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Florida's First Openly Gay Latino Lawmaker Outlines Top Legislative Issues

Sascha Cordner
Rep. Carlos Guillermo Smith (D-Orlando), new to the Florida House, is the state’s first openly gay Latino lawmaker.";

Among the newest members of the Florida Legislature is Rep. Carlos Guillermo Smith (D-Orlando), the state’s first openly gay Latino lawmaker. Educational issues regarding minorities and LGBT youth are among his top priorities.

Bright Futures

State Representative Carlos Guillermo Smith represents the East Orlando area—where there are five universities. That includes the University of Central Florida. And, he says higher education is very important.

“I heard a lot on the campaign trail—knocking on doors and talking to voters—that college affordability is a major concern. The Florida Legislature made deep cuts to the Bright Futures funding in 2010.”

And, the 35-year-old says the cuts to the program had a devastating impact on minority students.

“The first year after they cut the Bright Futures scholarship program 47 percent of Latino freshmen were kicked out of Bright futures, 63 percent of black freshmen of longer qualified after those cuts,” Guillermo Smith added. “So, one of my main priorities is to reinvest in that scholarship program.”

Guillermo Smith says he believes everyone deserves an education, regardless of their zip code. So, he says he intends to file legislation that will bring Bright Future qualification levels back to pre-2010 levels.

“Because that’s how they [the legislature] made the funding cuts, technically,” he continued. “They didn’t say, ‘we want to cut $250 million from the program.’ They instead raise the standards for SAT qualifications, for example, for Bright Futures, in a way that implied that half of the students would no longer be eligible for the program and they [the legislature] would get their cost savings that way.”

That could become a reality this year because that’s a top priority for Senate President Joe Negron (R-Stuart) as well.

Marijuana decriminalization

Marijuana decriminalization is also a top priority for the Freshman Florida lawmaker. Guillermo Smith calls Florida’s marijuana laws “draconian and out of date.” At times spending up to $220 million a year to enforce these laws, he says Florida is unfairly and wastefully using taxpayer funds to incarcerate minorities and young people for minor drug offenses. Instead, Guillermo Smith says officials could be using that money for things, like public school funding.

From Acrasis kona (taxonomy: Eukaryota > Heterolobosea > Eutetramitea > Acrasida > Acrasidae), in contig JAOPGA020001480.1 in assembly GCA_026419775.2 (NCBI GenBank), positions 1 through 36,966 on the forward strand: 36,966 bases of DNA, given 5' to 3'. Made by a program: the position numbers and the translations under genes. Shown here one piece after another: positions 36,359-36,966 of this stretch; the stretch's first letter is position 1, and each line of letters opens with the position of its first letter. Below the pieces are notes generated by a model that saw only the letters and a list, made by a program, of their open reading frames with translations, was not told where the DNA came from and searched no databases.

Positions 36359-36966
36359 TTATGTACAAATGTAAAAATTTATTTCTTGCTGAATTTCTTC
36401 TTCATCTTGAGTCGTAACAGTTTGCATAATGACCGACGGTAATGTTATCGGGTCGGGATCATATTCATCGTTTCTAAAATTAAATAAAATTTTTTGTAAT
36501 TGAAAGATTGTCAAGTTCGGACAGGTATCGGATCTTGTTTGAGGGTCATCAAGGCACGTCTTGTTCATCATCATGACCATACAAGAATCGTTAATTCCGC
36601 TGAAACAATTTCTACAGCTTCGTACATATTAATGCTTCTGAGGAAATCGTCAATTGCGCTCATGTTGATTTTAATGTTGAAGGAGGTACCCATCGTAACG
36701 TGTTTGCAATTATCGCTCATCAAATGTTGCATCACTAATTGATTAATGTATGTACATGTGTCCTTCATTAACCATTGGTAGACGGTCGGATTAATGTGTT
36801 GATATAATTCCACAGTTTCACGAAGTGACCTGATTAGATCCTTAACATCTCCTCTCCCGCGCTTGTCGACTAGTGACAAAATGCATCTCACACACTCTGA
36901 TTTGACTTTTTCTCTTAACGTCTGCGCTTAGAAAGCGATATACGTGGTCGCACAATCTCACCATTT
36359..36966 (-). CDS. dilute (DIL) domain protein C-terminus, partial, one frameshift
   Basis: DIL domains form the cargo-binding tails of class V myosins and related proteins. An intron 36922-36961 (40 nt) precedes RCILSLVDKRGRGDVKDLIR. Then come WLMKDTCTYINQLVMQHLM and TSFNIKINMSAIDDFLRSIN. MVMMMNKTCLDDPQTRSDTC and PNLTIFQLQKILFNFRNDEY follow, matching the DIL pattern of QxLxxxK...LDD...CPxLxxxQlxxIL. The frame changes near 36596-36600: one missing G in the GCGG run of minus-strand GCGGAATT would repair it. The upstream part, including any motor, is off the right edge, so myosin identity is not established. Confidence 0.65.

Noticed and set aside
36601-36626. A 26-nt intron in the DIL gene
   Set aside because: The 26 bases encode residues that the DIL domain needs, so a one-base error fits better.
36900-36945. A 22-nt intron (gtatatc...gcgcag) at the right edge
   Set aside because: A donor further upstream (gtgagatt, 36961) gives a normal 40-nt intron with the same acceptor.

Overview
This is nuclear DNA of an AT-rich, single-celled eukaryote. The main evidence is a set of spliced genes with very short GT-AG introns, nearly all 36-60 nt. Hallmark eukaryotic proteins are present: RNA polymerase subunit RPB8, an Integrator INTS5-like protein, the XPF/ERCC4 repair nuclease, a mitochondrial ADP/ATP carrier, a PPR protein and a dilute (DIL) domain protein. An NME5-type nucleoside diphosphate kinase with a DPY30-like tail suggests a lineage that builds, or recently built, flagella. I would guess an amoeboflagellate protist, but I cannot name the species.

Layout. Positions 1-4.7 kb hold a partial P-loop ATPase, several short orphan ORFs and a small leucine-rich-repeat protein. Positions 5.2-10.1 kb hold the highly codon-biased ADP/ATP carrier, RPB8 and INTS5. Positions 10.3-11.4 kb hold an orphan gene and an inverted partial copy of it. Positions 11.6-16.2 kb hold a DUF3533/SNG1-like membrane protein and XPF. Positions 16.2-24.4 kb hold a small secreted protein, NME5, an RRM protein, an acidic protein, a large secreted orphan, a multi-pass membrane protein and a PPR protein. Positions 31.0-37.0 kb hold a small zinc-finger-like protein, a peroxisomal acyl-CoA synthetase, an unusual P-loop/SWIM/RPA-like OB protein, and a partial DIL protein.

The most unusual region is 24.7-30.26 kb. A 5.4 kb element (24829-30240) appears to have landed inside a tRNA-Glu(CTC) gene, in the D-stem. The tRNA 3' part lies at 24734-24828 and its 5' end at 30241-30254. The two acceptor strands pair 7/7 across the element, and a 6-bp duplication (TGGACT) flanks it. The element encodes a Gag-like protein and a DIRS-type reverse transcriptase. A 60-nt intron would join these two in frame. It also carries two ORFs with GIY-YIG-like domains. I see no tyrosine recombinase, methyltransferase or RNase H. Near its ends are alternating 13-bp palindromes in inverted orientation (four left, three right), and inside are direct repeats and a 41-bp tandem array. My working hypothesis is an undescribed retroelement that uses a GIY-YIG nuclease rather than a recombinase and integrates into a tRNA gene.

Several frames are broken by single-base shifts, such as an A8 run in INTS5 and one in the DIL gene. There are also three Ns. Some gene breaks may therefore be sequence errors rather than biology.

“I think it’s time to move forward and that’s why I’m going to file a marijuana decriminalization bill to say that possession of 20 grams or less is not a criminal offense and that law enforcement would be mandated to issue civil citations in those cases.”

While he is Florida House freshman, Guillermo Smith has had prior legislative experience working as an aide to other lawmakers.

LGBT Issues

Also, making state history as Florida’s first openly gay Latino lawmaker, he says he’ll also be tackling issues affecting the Lesbian, Gay, Bisexual, and Transgender community—especially in the wake of the Pulse nightclub tragedy. The former Legislative director for LGBT group Equality Florida says it should start with disarming hate in schools.

“Kids are not born with hate in their hearts. They learn it from adults, and that’s why it’s so important that we have LGBT-inclusive anti-bullying policies in our K-12 schools, that we have these types of cutting-edge programs that communicate to our LGBT youth that we love them, we accept them, and they’re going to be safe, when they go to school every day.”

The Pulse massacre at an Orlando gay nightclub—that left 49 people dead and more than 50 injured—is the worst mass shooting in modern American history.

Stay tuned to Friday's Capital Report for more on this story. CLICK HERE for the story.

For more news updates, follow Sascha Cordner on Twitter: @SaschaCordner.

Sascha Cordner has more than ten years of public radio experience. It includes working at NPR member station WUFT-FM in Gainesville for several years. She's worked in both radio and TV, serving in various capacities as a reporter, producer and anchor. She's also a graduate of the University of Florida with a bachelor's degree in telecommunications. She is the recipient of 15 awards from the Associated Press, Society of Professional Journalists (SPJ), and Edward R. Murrow. Her award-winning stories include her coverage on the infamous “Dozier School for Boys” and a feature titled "Male Breast Cancer: Lost in the Sea of Pink." Currently, Sascha serves as the host and producer of local and state news content for the afternoon news program "All Things Considered" at WFSU. Sascha primarily covers criminal justice and social services issues. When she's not reporting, Sascha likes catching up on her favorite TV shows, singing and reading. Follow Sascha Cordner on Twitter:@SaschaCordner.